As I rested a short while on a granite ring it was hard to believe this tranquil spot was once an industrial hellhole, the former site of a massive ironworks factory. The pond was built in 1824 to provide water to the Garn Ddyrys Forge that once produced 300 tons of wrought iron a week. With the removal of the forge the pond was left to nature the and given the local name because of its proximity to a gamekeeper’s house, the foundations of which can be found to the southwest. It is also known by another name that appears on the map, Pen-ffordd-goch which means ‘head of the red road’ from the old red sandstone used to build the road. A few yards south of the pond, I turned left to follow a narrow road towards the two masts whilst the views opened up to the southeast. From miles away I could see the Severn Estuary twinkle a rare glow of sunlight back at me with the coast of Somerset easily recognisable on the far side. Dark cloud above brought in a few spits of rain and as I reached the masts it did rain quite heavily for a short while. On the far side of a car park I began a path that gently climbed the broad sweeping hillside beyond. After a short distance the path kinked slightly to the right of a small outcrop of exposed flat rock at the top of which could be found a worn green plaque that showed the final resting place of a sporting legend, one of this country’s greatest and most unique Olympic heroes.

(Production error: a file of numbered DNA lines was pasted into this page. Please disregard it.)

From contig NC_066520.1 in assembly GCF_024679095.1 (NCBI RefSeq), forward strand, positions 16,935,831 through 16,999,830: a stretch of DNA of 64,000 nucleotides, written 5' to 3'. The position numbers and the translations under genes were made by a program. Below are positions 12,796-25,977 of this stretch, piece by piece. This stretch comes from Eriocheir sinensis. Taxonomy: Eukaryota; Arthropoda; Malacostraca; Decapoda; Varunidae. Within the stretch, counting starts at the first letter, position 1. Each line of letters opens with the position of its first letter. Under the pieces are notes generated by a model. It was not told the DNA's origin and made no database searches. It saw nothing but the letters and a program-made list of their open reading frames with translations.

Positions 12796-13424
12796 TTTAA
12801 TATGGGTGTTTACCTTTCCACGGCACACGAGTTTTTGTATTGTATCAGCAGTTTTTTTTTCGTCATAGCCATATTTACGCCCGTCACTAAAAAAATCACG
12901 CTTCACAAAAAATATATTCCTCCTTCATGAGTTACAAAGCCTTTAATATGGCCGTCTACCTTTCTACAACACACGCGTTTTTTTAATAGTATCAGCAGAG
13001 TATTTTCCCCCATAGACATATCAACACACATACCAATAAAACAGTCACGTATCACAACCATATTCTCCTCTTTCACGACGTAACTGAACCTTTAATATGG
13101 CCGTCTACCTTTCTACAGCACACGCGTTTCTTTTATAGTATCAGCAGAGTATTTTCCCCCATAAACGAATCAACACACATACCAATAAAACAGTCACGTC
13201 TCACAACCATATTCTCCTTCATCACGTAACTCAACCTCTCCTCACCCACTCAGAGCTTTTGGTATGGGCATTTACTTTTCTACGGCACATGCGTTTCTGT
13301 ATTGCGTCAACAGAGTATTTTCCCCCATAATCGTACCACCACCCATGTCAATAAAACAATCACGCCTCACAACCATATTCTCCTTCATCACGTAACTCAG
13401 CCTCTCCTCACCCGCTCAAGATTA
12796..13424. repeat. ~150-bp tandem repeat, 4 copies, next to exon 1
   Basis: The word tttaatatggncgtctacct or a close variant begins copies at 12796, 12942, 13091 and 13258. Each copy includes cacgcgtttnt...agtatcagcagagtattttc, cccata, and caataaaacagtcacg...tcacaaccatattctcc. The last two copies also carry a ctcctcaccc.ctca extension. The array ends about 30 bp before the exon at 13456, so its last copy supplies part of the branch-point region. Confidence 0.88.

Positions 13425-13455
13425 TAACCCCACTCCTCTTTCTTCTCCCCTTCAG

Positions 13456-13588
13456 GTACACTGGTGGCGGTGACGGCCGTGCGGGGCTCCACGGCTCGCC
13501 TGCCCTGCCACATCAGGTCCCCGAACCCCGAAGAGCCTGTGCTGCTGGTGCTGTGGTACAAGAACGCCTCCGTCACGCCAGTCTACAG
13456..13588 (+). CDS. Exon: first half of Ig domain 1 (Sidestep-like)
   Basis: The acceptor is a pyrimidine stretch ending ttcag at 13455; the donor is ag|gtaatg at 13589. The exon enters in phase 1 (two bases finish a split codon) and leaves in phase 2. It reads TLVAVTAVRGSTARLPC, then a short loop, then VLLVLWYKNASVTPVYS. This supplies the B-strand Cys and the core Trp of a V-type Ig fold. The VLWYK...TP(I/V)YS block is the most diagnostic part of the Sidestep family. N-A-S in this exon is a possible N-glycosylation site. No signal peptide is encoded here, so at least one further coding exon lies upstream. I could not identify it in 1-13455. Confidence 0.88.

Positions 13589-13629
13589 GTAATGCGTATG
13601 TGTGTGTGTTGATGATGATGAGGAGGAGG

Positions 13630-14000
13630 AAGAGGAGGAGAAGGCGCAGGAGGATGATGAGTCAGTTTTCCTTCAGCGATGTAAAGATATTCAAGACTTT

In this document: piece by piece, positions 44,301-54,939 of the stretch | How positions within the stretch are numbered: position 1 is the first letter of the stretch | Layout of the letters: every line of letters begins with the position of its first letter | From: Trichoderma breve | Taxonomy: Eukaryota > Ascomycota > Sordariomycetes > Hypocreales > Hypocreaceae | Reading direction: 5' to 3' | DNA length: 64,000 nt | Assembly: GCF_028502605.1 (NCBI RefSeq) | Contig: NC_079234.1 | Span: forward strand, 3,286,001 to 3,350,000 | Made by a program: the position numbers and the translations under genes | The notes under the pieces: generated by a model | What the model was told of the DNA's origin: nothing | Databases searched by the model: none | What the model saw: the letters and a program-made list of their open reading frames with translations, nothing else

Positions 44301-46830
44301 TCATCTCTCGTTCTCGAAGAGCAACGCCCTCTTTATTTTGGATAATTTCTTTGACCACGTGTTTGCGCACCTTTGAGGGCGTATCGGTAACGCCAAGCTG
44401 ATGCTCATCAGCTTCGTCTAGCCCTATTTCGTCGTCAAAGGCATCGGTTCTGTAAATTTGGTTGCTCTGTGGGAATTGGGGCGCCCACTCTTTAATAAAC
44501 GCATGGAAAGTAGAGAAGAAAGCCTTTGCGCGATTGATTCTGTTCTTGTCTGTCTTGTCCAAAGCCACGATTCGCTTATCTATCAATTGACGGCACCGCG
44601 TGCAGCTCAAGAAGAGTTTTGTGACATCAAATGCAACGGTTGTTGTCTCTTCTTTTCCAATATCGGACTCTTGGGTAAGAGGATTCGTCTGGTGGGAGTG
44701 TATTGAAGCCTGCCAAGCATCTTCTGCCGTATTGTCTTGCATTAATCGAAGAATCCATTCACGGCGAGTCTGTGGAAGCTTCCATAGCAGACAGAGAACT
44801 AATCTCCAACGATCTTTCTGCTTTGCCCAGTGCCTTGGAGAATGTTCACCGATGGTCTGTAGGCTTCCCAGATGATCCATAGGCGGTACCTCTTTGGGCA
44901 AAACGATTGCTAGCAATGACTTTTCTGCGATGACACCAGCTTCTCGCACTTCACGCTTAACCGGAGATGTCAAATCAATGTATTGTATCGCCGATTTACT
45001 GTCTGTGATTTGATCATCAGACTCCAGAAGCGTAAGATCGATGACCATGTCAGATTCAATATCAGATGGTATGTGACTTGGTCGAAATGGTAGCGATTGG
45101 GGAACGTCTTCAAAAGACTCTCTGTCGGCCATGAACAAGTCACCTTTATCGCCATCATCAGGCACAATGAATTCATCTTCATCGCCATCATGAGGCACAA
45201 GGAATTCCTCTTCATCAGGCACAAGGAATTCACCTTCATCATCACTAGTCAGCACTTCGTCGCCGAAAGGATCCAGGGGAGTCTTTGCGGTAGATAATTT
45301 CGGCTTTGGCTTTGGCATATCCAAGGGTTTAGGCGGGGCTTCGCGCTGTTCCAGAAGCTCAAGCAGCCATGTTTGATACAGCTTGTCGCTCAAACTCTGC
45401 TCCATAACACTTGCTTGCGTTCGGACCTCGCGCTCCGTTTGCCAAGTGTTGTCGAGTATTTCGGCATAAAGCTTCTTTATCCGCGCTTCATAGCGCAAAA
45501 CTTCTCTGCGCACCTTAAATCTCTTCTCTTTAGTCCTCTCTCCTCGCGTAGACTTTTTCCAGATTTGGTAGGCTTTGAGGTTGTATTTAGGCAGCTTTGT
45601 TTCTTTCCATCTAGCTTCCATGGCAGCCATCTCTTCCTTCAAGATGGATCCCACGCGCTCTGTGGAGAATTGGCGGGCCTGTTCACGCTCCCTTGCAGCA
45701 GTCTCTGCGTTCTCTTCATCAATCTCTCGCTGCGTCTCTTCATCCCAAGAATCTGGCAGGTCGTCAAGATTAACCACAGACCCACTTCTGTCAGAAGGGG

As Great Britain celebrates its most successful medal haul ever at the Rio games, it is worth reminding ourselves of the little known fact that GB is the only nation to have won gold at every single Olympics. However there have been some close scrapes, most notably during the beleaguered post war years of the early 1950’s. At Helsinki in 1952 Great Britain had not won a single gold by the final event on the final day. As the closing ceremony loomed on the 3rd August, the show jumping event was a contest between fifteen nations with three riders each going around the course twice. By the end of the first round Great Britain sat in an unconvincing sixth place with USA at the top. One of the British horses, Foxhunter, had incurred the greater number of faults (16.75) with the other two riders (Wilf White on Nizefela and Duggie Stewart on Aherlow) barely keeping Britain in the competition. Yet somehow GB hauled themselves up the table as the competition neared its climax until eventually it came down to a head to head between Great Britain and Chile. On the final jump of the day, Harry Llewellyn on Foxhunter needed to complete the course with no more than 4.00 faults. Foxhunter did better than that by completing a clear round and brought the gold home for Great Britain. It was the last competition of the whole games, talk about leaving it late! Foxhunter became a national hero and retired from an illustrious career in 1955. When he died in November 1959 his remains were laid to rest at this specifically chosen spot on Blorenge by Harry Llewellyn who was born into a local coal owner family down in Abergavenny. When he passed away on 15th November 1999 his ashes were scattered at the grave of the horse that brought him and his nation Olympic immortality and helped to ensure a national legacy that endures to this day.